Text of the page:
Five stats that translate to North repeat

Posted Jul 14, 2014

Here are five numbers for the Bengals to hit.

Nose tackle Domata Peko is a big reason the Bengals defense finished first in the NFL last season in limiting foes on first down.

Let’s keep the stats coming.  If the Bengals can come close to these numbers, the numbers say they’ve got a good shot at repeating as AFC North champs and going deep into the playoffs.

21 TURNOVERS:  They were living on borrowed time last year with 30 turnovers, the most of any playoff team.  How good was the Bengals defense? Only the 2-14 Texans and the 4-12 Raiders had more in the AFC with 31.

The 12 playoff teams last season averaged 21 turnovers and eight clubs had 20 or fewer. When the 49ers met Seattle in the NFC title game, it was a match of two teams that had turned it over a combined 37 times.

It’s a trend head coach Marvin Lewis would like to turn. In his first seven seasons, the Bengals turned it over an average of 25.5 times per year and in the last four years it has jumped to 28.

90.0 THIRD-DOWN PASSER RATING:  Bengals quarterback Andy Dalton was pretty solid last year with an 80.9 third-down passer rating and his seven third-down TD passes were one more than Andrew Luck and Cam Newton, were tied with Colin Kaepernick, and were one fewer than Tom Brady.

Only six of Dalton’s 20 interceptions came on third down, the same as Drew Brees, but Brees pumped 13 TDs to get his passer rating to 103.1 on third down. Indeed, 80.9 got Dalton only 19th best in the NFL on third down. Of the QBs that finished in the top 11 (No. 11 being Russell Wilson’s 90 third-down rating), five won a playoff game.

4.3 YARDS PER RUSH: This is another stat where the Bengals are living on borrowed time after they finished 28th in the NFL at 3.6 yards per. People can  talk about it being a passing league, but eight of the 12 playoff teams averaged at least 4.2 yards per rush. And two other playoff teams that finished ranked in the 20s (Denver and New Orleans) had a seamless enough passing game to overcome it.

In that Final Four weekend in the conference championship games, three of the teams ran it at least 4.3 per rush during the regular season.

This is another trend Lewis has to reverse. After the Bengals averaged 4.1 yards per rush to sweep the AFC North in 2009, they’ve averaged 3.8 yards per rush ever since. The man of the hour is new starting running back Giovani Bernard. His 4.1 rookie average last season was the best by a Bengals back with at least 170 carries since Cedric Benson's 4.2 in 2009.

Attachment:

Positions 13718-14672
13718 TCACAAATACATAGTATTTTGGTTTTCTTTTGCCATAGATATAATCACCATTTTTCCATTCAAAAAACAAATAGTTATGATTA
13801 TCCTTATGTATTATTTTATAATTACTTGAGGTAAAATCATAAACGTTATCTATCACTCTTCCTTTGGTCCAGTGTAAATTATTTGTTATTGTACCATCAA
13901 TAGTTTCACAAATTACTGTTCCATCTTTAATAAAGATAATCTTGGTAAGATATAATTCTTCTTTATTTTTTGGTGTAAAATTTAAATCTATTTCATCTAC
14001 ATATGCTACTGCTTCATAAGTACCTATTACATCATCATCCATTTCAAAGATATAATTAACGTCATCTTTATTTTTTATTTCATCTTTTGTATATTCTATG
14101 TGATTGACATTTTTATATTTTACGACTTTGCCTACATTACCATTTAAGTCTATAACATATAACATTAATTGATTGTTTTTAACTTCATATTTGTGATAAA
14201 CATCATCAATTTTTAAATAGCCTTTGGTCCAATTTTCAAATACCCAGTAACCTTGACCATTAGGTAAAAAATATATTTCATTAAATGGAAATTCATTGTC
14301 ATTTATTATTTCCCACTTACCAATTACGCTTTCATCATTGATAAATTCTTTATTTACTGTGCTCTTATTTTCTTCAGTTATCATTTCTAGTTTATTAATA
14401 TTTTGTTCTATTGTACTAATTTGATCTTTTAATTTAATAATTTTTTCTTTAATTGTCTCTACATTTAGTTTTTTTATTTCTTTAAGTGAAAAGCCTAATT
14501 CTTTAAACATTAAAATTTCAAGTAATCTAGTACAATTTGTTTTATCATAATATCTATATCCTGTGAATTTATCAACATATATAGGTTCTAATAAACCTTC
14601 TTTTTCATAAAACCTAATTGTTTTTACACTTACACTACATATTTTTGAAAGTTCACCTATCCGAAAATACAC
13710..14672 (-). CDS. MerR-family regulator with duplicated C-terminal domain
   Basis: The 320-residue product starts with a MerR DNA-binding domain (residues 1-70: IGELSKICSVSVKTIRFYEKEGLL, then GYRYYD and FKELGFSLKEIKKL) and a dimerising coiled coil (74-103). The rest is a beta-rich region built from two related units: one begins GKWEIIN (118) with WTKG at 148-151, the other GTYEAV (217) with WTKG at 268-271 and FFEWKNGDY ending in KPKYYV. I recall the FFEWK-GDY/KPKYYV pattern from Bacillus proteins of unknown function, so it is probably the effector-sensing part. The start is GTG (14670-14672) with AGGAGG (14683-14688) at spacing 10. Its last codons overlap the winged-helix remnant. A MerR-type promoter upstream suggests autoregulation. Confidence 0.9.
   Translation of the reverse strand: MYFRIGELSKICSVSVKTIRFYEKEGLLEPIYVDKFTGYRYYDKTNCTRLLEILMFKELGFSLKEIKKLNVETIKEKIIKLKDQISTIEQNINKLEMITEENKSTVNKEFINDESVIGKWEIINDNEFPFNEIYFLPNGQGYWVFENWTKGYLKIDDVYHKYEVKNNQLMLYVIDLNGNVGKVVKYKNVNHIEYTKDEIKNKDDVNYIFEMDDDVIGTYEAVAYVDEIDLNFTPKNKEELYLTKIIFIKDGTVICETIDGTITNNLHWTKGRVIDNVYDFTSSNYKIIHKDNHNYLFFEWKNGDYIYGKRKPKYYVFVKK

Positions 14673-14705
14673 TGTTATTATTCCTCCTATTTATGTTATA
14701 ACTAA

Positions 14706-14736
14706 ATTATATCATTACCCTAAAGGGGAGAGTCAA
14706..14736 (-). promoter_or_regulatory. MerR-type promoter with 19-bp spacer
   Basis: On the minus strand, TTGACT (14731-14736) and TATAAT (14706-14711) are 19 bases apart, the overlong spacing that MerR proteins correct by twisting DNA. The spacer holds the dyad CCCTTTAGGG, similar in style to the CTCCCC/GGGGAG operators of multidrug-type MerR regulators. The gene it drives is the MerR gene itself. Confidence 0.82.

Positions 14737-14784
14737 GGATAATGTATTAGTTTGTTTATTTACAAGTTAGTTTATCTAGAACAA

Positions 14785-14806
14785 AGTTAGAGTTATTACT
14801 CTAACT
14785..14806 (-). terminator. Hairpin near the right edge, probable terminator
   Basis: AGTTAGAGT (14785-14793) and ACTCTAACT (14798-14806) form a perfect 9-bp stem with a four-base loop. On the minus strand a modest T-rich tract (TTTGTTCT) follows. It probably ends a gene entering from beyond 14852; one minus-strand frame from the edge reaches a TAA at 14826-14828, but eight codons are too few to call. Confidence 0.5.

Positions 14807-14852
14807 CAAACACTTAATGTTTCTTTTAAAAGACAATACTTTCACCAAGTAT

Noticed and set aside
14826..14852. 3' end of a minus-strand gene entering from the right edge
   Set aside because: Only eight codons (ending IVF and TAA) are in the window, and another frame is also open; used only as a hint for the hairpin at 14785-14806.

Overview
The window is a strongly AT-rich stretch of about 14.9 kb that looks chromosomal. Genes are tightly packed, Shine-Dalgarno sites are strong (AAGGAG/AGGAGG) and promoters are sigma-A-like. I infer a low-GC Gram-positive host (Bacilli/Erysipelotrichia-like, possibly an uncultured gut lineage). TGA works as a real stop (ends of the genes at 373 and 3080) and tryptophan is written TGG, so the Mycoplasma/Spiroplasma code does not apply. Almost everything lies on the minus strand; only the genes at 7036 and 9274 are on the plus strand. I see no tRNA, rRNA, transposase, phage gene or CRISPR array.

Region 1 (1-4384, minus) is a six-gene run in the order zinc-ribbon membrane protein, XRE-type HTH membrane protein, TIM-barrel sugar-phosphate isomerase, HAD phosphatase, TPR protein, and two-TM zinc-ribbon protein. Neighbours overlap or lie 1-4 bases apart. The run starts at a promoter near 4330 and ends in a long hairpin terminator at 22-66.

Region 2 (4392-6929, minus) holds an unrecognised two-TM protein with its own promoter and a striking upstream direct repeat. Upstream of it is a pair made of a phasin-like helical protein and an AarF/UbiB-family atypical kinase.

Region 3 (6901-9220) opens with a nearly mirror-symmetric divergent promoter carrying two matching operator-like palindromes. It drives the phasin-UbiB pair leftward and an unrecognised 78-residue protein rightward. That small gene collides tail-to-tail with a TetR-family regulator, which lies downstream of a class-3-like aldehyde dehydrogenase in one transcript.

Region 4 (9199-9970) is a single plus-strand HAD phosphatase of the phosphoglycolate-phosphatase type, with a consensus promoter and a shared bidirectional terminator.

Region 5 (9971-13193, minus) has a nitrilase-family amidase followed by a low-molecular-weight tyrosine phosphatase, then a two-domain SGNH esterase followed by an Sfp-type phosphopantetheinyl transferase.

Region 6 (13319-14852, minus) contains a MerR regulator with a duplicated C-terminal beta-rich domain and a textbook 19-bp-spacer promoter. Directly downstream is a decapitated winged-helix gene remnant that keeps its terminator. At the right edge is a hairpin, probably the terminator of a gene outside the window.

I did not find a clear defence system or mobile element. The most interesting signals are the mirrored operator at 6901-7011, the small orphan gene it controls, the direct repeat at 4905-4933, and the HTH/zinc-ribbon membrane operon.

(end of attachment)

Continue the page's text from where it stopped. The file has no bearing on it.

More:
TOP TEN IN GENERATING SACKS PER PASS: Considering the Bengals didn’t have two-time Pro Bowl defensive tackle Geno Atkins for the last seven games of last season, their No. 14 ranking in sacks per pass with a total of 43 is rather remarkable. They just missed getting into the top five in club history for most sacks in a season, two off the fifth-place total of 45 shared by the 1992 and 2011 teams.

Except for right end Michael Johnson, the defensive linemen are here who have contributed to the two biggest sack seasons in Bengals history with the 2012 team setting the Bengals record, 51, spurred by Atkins’ 12.5.

But a top ten ranking in sacks per pass was almost an automatic to get into the playoffs last season. All but five of the post-season teams made it with the Saints (fourth) and Super Bowl champion Seahawks (fifth) leading the way.

5.4 YARDS ON FIRST DOWN:  Here’s where the Bengals offense can take a cue from its defense. The only playoff team that averaged fewer than the Bengals’ 5.1 yards per first-down snap (ranked 21st) was the Panthers at 5.0 (ranked 24th).  The magic number was 5.4 with eight of the post-season teams hitting it.

The Bengals defense led the NFL in allowing 4.31 yards on first down. That category wasn’t as much of a marker on defense. Four playoff teams finished lower than 21st, led by the San Diego defense that beat the Bengals in the playoffs. The Chargers’ 6.7 average on first down was at the bottom of the league.

That's a stat that plays right into new offensive coordinator Hue Jackson's wheelhouse. Good first down production is the sign of a healthy running game and the result is quarterback friendly.

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